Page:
Look at the detail of her lips, you can fully appreciate the color.
World War II is an episode on the history of humankind that we all would like to leave behind us but, sadly, that’s impossible. And today, 75 years after this terrible period, there are pictures that help us remember how awful and cruel was the damage that Nazism perpetrated upon the world.
Czeslawa Kwoka was fourteen years old when she was taken to a concentration camp in Auschwitz. The following pictures belong to a photography project made by one of the other prisoners at the camp for the Nazi officers.
The idea behind the pictures, according to The Daily Mail, was to leave a documentary record of the prisoners taken to the camp. Here you can see how Czeslawa looked before she was hit by a prison guard and executed.
But these pictures are becoming relevant only 75 years after a Brazilian artist rescued them and restored them in color since photography back then was only in black and white since color was yet to be discovered.
And so was Czeslawa Kwoka’s short life.
Kwoka was taken from her home along with her mother in December 1942, since the Nazis “needed the space” to build a colony. They couldn’t find a better solution than moving them to Auschwitz.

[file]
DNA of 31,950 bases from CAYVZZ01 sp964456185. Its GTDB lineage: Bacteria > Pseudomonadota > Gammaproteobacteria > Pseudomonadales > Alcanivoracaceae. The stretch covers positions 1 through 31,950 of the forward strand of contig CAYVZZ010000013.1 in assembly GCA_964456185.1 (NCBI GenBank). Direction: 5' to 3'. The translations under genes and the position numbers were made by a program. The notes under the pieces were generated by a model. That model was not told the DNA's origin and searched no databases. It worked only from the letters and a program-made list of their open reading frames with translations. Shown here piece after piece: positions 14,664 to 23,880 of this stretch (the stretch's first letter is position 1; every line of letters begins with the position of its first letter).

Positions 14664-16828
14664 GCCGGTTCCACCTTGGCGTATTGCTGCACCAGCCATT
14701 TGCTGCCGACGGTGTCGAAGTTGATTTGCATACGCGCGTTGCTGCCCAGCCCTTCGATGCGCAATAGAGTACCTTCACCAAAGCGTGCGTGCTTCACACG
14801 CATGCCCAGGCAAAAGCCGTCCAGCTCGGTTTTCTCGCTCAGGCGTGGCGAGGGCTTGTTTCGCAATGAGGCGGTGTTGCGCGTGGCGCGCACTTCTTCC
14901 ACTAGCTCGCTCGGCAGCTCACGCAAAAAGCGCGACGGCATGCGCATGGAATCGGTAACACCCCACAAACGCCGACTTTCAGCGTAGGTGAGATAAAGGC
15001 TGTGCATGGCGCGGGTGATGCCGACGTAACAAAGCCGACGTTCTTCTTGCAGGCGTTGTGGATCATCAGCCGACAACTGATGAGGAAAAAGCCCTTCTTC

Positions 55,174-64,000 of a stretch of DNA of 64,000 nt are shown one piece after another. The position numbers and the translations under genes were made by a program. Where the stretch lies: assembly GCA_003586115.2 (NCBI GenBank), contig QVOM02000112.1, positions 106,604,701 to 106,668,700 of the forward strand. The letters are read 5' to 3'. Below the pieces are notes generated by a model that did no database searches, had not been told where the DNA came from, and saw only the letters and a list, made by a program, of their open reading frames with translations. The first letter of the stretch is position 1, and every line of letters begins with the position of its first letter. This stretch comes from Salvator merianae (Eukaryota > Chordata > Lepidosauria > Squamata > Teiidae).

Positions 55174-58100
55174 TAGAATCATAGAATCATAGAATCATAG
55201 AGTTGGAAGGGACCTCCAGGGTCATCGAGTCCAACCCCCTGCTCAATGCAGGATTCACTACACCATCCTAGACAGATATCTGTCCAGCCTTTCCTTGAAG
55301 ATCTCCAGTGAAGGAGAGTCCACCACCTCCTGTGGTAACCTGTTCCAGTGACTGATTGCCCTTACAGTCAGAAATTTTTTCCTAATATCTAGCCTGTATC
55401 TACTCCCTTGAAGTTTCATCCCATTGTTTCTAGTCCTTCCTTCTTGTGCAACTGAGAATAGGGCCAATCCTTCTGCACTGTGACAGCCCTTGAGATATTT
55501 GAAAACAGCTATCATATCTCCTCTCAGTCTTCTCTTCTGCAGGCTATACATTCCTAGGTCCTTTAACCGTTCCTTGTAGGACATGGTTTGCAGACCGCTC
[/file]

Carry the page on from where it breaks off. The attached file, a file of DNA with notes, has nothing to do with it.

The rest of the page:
The pictures show a girl at the edge of tears, her hair buzzed and a split lip. Possible after she took a beating from a prison guard.
Thanks to Marina Amaral’s work, this is how Czeslawa looks in living color.
The man who took the pictures, Czeslawa Kwoka’s cellmate, was Willhelm Brasse, who died in 2012 and delivered the details regarding the beatings that the prisoners suffered at the hands of the camp’s guards.
In a documentary made in the year of 2005, the photographer and prisoner said the following:
“She cried, but I couldn’t do anything. Before taking the picture, the girl cleaned her tears and the blood from her split lip.”
Kwoka died on March 1943, just three months after arriving at Auschwitz. Her mother, who was also taken there, died only weeks later.
Her portrait is currently being exhibited at the Auschwitz-Birkenau Memorial and Museum.